Linear space

  • Thread starter batballbat
  • Start date
  • #1
127
0
why arent non continuous functions in an interval a linear space?
 

Answers and Replies

  • #2
CompuChip
Science Advisor
Homework Helper
4,302
47
Why don't you try to find a counterexample?

Hint: try looking at closure under addition: can you find two discontinuous functions f and g such that f + g is continuous?
 
  • #3
127
0
why does f+g have to be continuous? I can see that even for discontinuous functions they are closed under addition and multiplication
 
  • #4
Deveno
Science Advisor
906
6
suppose our interval is [0,1]. define f:[0,1]→R by:

f(x) = -1, for 0 ≤ x < 1/2
f(x) = 1, for 1/2 ≤ x ≤ 1.

clearly, f is discontinuous (at 1/2).

now define g:[0,1]→R by:

g(x) = 1 for 0 ≤ x < 1/2
gx) = -1, for 1/2 ≤ x ≤ 1.

again, g(x) is discontinuous (at 1/2).

but (f+g)(x) = 0, for all x in [0,1], and constant functions are continuous.
 
  • #5
HallsofIvy
Science Advisor
Homework Helper
41,833
962
In other words, "discontinuous functions" are NOT closed under addition. For a counter example to closure under multiplication, let f(x)= 1 if x is rational, -1 if x is irrational and let g(x)= -1 if x is rational, 1 if x is irrational.
 
  • #6
CompuChip
Science Advisor
Homework Helper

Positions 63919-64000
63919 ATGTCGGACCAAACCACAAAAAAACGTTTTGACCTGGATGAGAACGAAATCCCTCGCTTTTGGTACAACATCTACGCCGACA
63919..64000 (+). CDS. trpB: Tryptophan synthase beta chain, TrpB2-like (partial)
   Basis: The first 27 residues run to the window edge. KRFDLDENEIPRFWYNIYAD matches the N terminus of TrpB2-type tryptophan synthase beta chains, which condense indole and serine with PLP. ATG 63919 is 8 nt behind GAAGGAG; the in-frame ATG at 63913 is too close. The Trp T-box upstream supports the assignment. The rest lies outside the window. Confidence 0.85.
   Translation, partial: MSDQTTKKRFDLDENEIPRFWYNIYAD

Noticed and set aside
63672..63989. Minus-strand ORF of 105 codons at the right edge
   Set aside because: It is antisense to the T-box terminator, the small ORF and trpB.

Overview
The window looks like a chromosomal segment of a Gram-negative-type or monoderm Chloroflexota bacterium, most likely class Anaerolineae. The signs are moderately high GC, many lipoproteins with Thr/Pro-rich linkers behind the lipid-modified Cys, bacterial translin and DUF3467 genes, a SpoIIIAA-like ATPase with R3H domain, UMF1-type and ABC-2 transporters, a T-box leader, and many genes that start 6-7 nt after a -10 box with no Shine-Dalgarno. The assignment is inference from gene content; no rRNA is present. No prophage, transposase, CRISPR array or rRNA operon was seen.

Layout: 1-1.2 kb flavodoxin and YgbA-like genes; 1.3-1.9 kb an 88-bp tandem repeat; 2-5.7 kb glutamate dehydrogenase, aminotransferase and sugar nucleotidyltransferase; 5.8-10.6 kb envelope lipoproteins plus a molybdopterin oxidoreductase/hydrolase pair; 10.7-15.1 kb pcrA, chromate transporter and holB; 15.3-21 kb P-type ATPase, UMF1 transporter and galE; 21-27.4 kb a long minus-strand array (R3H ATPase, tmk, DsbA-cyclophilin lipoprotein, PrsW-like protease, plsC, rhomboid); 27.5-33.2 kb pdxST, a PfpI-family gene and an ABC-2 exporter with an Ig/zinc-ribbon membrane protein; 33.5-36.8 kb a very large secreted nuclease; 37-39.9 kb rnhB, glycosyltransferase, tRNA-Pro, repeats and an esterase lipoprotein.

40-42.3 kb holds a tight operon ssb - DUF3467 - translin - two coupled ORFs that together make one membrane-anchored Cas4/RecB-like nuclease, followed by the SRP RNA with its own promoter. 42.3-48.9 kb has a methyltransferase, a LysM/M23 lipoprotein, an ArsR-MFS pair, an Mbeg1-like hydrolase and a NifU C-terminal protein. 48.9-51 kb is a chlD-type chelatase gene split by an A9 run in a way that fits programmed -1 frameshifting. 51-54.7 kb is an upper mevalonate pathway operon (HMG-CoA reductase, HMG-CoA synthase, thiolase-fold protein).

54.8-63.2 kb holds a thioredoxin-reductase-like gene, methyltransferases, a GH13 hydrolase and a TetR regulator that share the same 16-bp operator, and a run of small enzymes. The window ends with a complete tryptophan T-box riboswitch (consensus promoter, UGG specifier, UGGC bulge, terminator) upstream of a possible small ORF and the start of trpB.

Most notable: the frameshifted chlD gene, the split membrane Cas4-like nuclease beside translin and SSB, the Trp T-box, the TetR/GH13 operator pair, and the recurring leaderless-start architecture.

4,302
47
why does f+g have to be continuous?
Because you wanted to show that the space of discontinuous is not linear. If it were linear, it would mean that f + g would be discontinuous if f and g are.
 
  • #7
127
0
If it were linear, it would mean that f + g would be discontinuous if f and g are. i dont understand this part
 
  • #8
22,089
3,296
By definition, a linear space V must satisfy: if x and y are in V, so is x+y.

If V would be the set of discontinuous functions, then the above becomes: if x and y are discontinuous functions, so is x+y.

The above example shows that this is false, hence the discontinuous functions do not form a linear space.
 
  • #10
HallsofIvy
Science Advisor
Homework Helper
41,833
962
Or, perhaps much more simply, every linear space must contain an additive identity. Since the addition here is ordinary addition of functions, the "additive identity" is the 0 function (f(x)= 0 for all x). That is a continuous function and so is NOT in the set of discontinuous functions.
 

Related Threads on Linear space

  • Last Post
Replies
7
Views
1K
  • Last Post
Replies
19
Views
3K
  • Last Post
Replies
14
Views
2K
  • Last Post
Replies
2
Views
1K
  • Last Post
Replies
2
Views
2K
Replies
3
Views
2K
  • Last Post
Replies
5
Views
1K
  • Last Post
Replies
8
Views
1K
Replies
4
Views
1K
Top